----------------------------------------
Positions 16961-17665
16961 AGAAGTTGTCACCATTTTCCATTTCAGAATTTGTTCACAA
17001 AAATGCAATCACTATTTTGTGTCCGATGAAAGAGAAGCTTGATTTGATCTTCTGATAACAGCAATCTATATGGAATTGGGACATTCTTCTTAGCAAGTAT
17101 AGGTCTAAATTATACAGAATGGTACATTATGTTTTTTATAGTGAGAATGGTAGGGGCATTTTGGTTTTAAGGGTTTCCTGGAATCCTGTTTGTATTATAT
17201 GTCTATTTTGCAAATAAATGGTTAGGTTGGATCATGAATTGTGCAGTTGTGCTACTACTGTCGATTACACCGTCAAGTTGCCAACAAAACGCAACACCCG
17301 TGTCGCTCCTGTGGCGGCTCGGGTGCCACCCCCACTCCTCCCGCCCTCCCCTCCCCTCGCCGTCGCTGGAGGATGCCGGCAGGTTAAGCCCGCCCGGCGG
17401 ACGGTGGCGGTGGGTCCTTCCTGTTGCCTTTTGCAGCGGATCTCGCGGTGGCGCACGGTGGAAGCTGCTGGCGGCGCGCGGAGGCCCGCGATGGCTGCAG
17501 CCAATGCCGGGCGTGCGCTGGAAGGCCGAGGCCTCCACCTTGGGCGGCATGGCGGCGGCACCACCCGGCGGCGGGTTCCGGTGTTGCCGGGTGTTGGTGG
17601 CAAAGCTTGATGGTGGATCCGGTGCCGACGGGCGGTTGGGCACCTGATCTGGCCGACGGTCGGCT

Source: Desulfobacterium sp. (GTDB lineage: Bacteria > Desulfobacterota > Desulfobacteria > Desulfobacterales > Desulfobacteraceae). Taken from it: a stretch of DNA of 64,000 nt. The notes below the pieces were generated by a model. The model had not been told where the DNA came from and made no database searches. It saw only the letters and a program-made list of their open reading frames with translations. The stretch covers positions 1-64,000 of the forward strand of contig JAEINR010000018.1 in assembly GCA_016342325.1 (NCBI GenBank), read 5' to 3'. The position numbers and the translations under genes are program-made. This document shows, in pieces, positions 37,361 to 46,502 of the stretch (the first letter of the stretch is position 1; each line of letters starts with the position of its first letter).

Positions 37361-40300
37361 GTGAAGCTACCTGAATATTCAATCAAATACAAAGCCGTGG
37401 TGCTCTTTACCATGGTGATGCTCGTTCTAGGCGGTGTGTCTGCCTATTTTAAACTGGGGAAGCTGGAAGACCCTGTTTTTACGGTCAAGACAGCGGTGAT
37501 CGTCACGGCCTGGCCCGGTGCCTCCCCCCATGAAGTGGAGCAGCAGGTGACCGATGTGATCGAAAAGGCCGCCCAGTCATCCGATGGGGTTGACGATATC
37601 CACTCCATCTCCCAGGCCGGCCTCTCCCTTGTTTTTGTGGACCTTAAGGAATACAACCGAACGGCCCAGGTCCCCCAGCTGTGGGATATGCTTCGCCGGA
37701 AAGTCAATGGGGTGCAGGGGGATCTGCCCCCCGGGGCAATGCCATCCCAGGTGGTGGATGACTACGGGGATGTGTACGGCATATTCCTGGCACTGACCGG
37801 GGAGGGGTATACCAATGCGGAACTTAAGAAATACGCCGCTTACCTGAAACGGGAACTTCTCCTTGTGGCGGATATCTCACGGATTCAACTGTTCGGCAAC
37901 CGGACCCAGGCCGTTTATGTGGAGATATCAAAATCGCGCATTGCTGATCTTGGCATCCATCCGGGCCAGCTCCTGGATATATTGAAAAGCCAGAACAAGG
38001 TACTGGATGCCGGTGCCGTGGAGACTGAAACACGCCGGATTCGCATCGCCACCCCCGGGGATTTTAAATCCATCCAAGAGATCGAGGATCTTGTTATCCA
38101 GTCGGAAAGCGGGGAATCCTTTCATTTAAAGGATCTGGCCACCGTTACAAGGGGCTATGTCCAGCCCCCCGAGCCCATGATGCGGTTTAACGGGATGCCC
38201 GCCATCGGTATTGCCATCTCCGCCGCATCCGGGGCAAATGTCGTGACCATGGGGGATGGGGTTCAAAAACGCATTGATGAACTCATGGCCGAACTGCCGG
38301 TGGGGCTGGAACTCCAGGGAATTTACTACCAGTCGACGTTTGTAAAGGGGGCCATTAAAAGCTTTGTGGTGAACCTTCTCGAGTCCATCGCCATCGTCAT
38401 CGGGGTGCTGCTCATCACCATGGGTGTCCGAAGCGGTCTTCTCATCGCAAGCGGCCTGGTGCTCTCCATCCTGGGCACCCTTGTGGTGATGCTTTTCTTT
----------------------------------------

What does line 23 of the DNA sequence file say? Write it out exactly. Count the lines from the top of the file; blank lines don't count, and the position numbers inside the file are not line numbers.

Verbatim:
38401 CGGGGTGCTGCTCATCACCATGGGTGTCCGAAGCGGTCTTCTCATCGCAAGCGGCCTGGTGCTCTCCATCCTGGGCACCCTTGTGGTGATGCTTTTCTTT